Andrew Hill, CFA, CFP

Director and Senior Investment Counsellor

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A Rule of Thumb For Rules of Thumb

Posted on: July 8, 2021


Always get 8 hours of sleep
 
Cook your chicken 20 minutes per pound.
 
Make sure your lawn gets an inch of water every week
 
Rules of thumb have likely been around for as long as humans have had to make quick and simple decisions. The phrase itself has been in circulation since the 1600s. The earliest known print was found in a sermon in 1658:
 
“many profest Christians are like to foolish builders, who build by guess, and by rule of thumb and not by square and rule”.
 
But it wasn’t until recently that behavioural psychologists tried to better understand why we use rules of thumb. In their seminal work “Thinking Fast and Slow”, Daniel Kahneman and Amos Tversky popularized heuristics. These are mental shortcuts – the internal, subconscious rules of thumb - that our brains take when we are required to decide quickly in the face of pressure. We will almost always default to “system 1” – the fast thinking subconscious part of our brain - rather than “system 2” which is the slow thinking, rational part. Thinking slow costs more calories than thinking fast. 
 
Although this approach can be beneficial when deciding whether to flee from a lion, it can be hazardous to our long-term financial success.
 
Let’s look at some of the more common investment and wealth management rules of thumb, along with alternative, potentially better ways to approach them.
 
Sell in May and Go Away
 
Frankly, this one should be sold immediately, never to return.
 
Every single May, without fail, this rule of thumb reappears. It asserts that you should move your portfolio to cash at the beginning of May and buy back at the end of October.
 
While it is true that the period from November through April tends to deliver stronger returns than from May through October, returns are still generally positive in both periods. Moving to cash would typically lead to missed opportunity.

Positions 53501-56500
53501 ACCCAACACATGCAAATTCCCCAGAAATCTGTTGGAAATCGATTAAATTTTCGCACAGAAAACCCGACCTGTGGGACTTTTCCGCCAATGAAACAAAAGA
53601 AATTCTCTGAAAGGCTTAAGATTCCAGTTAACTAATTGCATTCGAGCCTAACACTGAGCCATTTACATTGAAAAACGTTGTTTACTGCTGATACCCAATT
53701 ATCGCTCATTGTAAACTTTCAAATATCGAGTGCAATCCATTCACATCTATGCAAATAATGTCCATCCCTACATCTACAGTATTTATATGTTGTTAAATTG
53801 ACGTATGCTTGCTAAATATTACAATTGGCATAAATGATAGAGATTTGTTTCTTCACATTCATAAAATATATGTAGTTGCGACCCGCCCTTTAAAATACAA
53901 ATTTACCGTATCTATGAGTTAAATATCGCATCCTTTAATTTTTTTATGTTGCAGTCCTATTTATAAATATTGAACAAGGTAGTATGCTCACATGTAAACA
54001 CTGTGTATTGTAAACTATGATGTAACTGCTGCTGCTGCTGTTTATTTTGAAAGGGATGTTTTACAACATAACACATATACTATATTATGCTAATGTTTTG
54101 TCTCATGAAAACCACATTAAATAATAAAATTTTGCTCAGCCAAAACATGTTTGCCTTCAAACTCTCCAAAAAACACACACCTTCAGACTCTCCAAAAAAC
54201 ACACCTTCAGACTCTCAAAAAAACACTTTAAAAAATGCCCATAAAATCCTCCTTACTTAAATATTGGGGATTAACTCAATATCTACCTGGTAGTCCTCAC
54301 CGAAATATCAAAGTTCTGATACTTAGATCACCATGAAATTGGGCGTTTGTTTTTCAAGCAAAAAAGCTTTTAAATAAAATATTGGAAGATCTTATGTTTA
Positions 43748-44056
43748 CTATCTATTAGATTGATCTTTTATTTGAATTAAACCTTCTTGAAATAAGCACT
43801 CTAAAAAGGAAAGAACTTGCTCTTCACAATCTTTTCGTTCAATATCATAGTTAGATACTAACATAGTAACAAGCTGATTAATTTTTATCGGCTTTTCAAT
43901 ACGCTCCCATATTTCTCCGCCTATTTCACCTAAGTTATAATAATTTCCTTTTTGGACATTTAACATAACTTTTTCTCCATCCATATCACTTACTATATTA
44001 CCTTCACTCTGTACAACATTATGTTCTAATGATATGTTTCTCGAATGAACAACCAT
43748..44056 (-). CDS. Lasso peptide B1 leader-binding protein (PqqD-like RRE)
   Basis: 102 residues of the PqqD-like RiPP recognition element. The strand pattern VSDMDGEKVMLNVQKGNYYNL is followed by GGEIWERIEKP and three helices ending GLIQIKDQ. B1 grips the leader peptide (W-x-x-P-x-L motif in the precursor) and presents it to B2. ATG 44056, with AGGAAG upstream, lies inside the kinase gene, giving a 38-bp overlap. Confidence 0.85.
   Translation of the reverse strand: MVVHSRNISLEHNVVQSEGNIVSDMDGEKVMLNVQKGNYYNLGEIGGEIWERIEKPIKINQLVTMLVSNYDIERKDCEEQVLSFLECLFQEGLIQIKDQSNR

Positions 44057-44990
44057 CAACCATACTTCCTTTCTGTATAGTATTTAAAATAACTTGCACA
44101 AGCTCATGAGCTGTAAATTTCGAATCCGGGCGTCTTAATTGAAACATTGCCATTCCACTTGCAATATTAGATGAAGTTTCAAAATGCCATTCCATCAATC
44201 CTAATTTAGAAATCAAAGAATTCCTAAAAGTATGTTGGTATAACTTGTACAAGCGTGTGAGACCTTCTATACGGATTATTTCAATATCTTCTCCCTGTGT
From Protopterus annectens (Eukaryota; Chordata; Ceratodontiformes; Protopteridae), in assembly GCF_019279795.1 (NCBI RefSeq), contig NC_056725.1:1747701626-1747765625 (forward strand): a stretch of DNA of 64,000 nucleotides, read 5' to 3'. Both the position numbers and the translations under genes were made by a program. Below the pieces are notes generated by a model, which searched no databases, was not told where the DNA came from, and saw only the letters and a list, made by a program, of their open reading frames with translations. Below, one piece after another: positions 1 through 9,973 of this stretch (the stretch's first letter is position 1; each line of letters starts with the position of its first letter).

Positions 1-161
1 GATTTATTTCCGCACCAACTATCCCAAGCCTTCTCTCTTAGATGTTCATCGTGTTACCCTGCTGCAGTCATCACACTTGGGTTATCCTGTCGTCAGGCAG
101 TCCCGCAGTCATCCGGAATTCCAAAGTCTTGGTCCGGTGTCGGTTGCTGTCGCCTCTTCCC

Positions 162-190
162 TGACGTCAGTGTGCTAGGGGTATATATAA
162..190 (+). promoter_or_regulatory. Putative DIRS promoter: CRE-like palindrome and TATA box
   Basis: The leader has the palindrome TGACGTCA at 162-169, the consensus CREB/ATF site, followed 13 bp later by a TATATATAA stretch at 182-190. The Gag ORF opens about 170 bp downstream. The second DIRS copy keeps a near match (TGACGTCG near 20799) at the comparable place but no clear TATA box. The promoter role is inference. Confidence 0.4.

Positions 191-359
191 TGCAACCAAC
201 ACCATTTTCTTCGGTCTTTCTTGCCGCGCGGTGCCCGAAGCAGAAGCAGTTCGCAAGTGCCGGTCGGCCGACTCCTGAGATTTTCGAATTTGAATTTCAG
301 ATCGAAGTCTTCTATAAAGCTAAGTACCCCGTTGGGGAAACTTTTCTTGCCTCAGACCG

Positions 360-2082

What should you do instead?
 
  • Sell if you need the cash.
  • Sell if your investment thesis or plan has changed.
  • Sell if you have a more attractive investment option.
  • Above all, it’s generally best to simply remain invested.
  
Withdraw 4% of your portfolio every year in retirement
 
This rule of thumb suggests that your portfolio will last you well into your golden years, if you only withdraw 4% of the total value every year.
 
This one is well-intentioned and has proven to be reasonably effective. But there are far more efficient and accurate ways of assessing how much you can drawdown each year in retirement.
 
It’s the equivalent to that relative who insists on giving you directions to their house even though you have an iPhone. Both may get you to your destination, but one will do it much more accurately and efficiently.
 
The beauty of the 4% rule is in its simplicity, but so too is its downside. No two people are the same; lifestyles, income streams and appetite for risk all contribute to how much you can draw from a portfolio sustainably.
 
What should you do instead?